Having loyal fans and a winning team generally results in higher attendance at games. However, university and professional team administrators are beginning to recognize the importance of marketing the stadium experience as more than just the game. Drawing from data collected from spectators at five Southeastern Conference football stadiums, the effects of team loyalty, stadium parking, stadium cleanliness, perceived crowding, food service, and fan behavior control on spectators' desire to stay and attend games at the stadium were investigated. Covariance structural modeling (e.g., LISREL) was employed to test the causal relationships among the hypothesized relationships. The results support the premise that although team loyalty strongly affects attendance, stadium design and stadium services also directly influence spectators' desire to stay, and hence, attend games at the stadium.
Kirk L. Wakefield and Hugh J. Sloan
Kristi Sweeney and Megan Schramm-Possinger
Understanding factors that influence live game-day attendance has garnered significant attention from both researchers and practitioners in the sport industry. Despite the National Football League’s unprecedented annual revenues, league attendance remains down, spurring large-scale investment into the game-day experience (Florio, 2008). In this case, students will perform various statistical analyses (i.e., computing chi-square tests of independence, t tests, effect sizes [Cohen’s d], and confidence intervals) to determine which factors most strongly influence fan attendance at Jacksonville Jaguars home games. Specifically, this case investigates the degree to which stadium upgrades motivate fans to attend and explores the extent to which fans support the use of public funds for stadium upgrades. Answering these questions will further equip future sport managers to make data-driven decisions regarding the utility of strategies—such as stadium projects—to enhance the game-day experience. Furthermore, students can use the knowledge gained from the case to critically analyze public investment in sport stadia as well as the ways in which consumers’ preferences are either independent of or depend on categorical variables such as gender. The case is intended for use in research methods courses and is also applicable to sport marketing, sport facility, and sport finance courses.
Timothy D. DeSchriver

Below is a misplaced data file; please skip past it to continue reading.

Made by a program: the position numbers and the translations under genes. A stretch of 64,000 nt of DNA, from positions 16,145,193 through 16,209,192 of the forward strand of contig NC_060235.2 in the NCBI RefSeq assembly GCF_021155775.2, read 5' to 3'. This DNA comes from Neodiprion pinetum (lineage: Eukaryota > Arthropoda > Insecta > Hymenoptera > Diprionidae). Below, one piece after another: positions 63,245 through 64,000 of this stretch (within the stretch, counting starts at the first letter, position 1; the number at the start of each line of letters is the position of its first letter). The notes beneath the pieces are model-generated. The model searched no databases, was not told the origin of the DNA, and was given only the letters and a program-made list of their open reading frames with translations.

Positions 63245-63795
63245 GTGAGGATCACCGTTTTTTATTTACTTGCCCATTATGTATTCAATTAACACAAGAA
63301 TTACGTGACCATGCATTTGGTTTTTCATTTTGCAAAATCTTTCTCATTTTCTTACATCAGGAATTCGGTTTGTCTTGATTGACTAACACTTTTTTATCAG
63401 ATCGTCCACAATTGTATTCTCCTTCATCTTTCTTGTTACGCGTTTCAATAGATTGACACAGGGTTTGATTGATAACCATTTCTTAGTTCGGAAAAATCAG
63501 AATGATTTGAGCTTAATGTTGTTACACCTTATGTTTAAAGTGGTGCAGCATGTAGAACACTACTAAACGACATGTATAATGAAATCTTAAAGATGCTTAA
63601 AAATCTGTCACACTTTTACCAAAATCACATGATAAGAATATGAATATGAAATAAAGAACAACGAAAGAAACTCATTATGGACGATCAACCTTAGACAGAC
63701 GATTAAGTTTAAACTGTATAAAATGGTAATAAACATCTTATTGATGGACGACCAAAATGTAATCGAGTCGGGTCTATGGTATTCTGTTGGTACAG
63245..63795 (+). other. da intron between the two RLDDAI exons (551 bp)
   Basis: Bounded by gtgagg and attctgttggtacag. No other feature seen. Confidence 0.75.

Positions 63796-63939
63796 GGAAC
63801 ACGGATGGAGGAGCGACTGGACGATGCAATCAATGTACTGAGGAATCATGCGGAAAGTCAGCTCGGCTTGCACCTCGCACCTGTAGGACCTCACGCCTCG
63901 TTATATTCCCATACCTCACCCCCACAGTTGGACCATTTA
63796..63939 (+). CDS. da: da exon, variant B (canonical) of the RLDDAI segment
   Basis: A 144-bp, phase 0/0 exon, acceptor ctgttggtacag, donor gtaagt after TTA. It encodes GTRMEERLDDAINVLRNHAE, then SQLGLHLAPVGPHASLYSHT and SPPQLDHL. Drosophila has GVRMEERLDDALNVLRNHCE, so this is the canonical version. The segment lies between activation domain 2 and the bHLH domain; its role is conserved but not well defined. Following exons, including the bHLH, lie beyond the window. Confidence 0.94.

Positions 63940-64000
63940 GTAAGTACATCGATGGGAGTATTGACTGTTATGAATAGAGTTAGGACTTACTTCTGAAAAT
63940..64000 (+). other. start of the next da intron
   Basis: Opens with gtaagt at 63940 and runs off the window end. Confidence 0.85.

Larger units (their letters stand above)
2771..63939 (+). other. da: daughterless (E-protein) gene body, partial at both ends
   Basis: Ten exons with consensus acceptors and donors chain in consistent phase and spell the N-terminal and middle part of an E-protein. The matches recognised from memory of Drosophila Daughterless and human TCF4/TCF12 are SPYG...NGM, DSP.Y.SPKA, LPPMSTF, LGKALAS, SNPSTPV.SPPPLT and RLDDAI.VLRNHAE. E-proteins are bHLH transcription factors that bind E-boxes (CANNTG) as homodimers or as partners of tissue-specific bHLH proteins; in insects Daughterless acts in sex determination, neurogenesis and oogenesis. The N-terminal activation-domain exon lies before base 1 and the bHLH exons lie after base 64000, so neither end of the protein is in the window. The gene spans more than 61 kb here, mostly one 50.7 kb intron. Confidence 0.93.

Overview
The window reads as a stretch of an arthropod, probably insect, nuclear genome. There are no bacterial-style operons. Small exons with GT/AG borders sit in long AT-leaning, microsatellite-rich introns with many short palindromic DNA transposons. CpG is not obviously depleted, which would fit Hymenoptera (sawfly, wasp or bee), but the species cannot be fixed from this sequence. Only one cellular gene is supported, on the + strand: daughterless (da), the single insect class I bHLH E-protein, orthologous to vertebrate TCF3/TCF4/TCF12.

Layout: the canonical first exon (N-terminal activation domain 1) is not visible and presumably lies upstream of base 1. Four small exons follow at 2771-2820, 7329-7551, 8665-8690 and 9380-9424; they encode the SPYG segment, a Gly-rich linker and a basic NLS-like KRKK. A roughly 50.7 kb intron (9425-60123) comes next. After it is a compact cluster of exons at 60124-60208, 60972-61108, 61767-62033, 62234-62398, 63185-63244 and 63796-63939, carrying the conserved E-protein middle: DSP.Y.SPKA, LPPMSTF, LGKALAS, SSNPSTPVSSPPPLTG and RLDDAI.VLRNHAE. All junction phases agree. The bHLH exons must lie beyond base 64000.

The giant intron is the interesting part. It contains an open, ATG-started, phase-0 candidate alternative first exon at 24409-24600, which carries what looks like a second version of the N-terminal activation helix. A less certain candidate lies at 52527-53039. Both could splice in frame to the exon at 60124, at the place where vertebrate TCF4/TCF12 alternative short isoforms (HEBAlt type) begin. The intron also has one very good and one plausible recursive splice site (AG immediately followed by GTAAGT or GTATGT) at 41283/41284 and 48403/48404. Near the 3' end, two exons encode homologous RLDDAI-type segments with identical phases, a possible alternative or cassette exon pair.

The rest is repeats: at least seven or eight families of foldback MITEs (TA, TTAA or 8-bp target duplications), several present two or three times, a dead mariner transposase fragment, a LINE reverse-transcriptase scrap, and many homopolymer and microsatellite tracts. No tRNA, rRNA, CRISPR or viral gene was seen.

The purpose of this study was to analyze the relationship between game-specific attendance in Major League Soccer (MLS) and the presence of Freddy Adu in matches during the 2004 season. A demand model for attendance during Adu’s first year in MLS was estimated using ordinary least squares and fixed-effects multiple-regression analysis. The regression equation explained 67% of the variation in game-specific attendance and 9 of the 22 explanatory variables were statistically significant at the .05 level. It was found that an additional 10,958 spectators attended games in which Freddy Adu was playing, holding all else constant. Furthermore, it was estimated that these additional spectators generated about $3.25 million in revenue from ticket, concession, and merchandise sales in the 2004 season. This amount is far greater than the $500,000 annual salary paid to Adu, and the findings support the claim that from a financial perspective the signing of the 14-year old Adu was highly beneficial to MLS.
Emily M. D’Agostino, Sophia E. Day, Kevin J. Konty, Michael Larkin, Subir Saha and Katarzyna Wyka
/ethnicity and high household and area poverty. 15 , 16 Most research on the relationship between fitness and attendance in youth draws from cross-sectional data. 1 , 2 , 20 , 21 Although findings support a fitness–absenteeism relationship, multiple years of prospective, child-level data are needed to examine
Alan L. Morse
The Mississippi State Bulldogs baseball team has enjoyed strong fan support over the years as the Bulldogs play in front of sold out crowds each time they take the field. The problem is not the ability to sell tickets, but the high frequency of “no-shows.” Ticketing Director, John King, must consider the big picture when formulating a plan to solve this problem. There are many areas within the athletic department that contribute to this problem, and can help “right the ship” as John described it. The goal is to solve the problem with frequency of attendance at home baseball games from multiple aspects. Many areas within the athletic department factor into this process: 1) fundraising and development, 2) ticket office, 3) marketing department, and 4) promotions department.
T. Bettina Cornwell, Steffen Jahn, Hu Xie and Wang Suk Suh